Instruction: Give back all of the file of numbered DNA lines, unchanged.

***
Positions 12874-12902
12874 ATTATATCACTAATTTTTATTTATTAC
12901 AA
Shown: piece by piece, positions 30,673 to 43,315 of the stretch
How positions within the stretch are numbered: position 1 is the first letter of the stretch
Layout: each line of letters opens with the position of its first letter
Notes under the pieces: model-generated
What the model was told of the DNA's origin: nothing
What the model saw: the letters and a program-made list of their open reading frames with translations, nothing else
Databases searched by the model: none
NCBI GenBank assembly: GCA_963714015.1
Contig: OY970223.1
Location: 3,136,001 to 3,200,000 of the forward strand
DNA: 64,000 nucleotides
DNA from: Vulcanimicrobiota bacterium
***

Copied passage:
Positions 12874-12902
12874 ATTATATCACTAATTTTTATTTATTAC
12901 AA
Shown: piece by piece, positions 30,673 to 43,315 of the stretch
How positions within the stretch are numbered: position 1 is the first letter of the stretch
Layout: each line of letters opens with the position of its first letter
Notes under the pieces: model-generated
What the model was told of the DNA's origin: nothing
What the model saw: the letters and a program-made list of their open reading frames with translations, nothing else
Databases searched by the model: none
NCBI GenBank assembly: GCA_963714015.1
Contig: OY970223.1
Location: 3,136,001 to 3,200,000 of the forward strand
DNA: 64,000 nucleotides
DNA from: Vulcanimicrobiota bacterium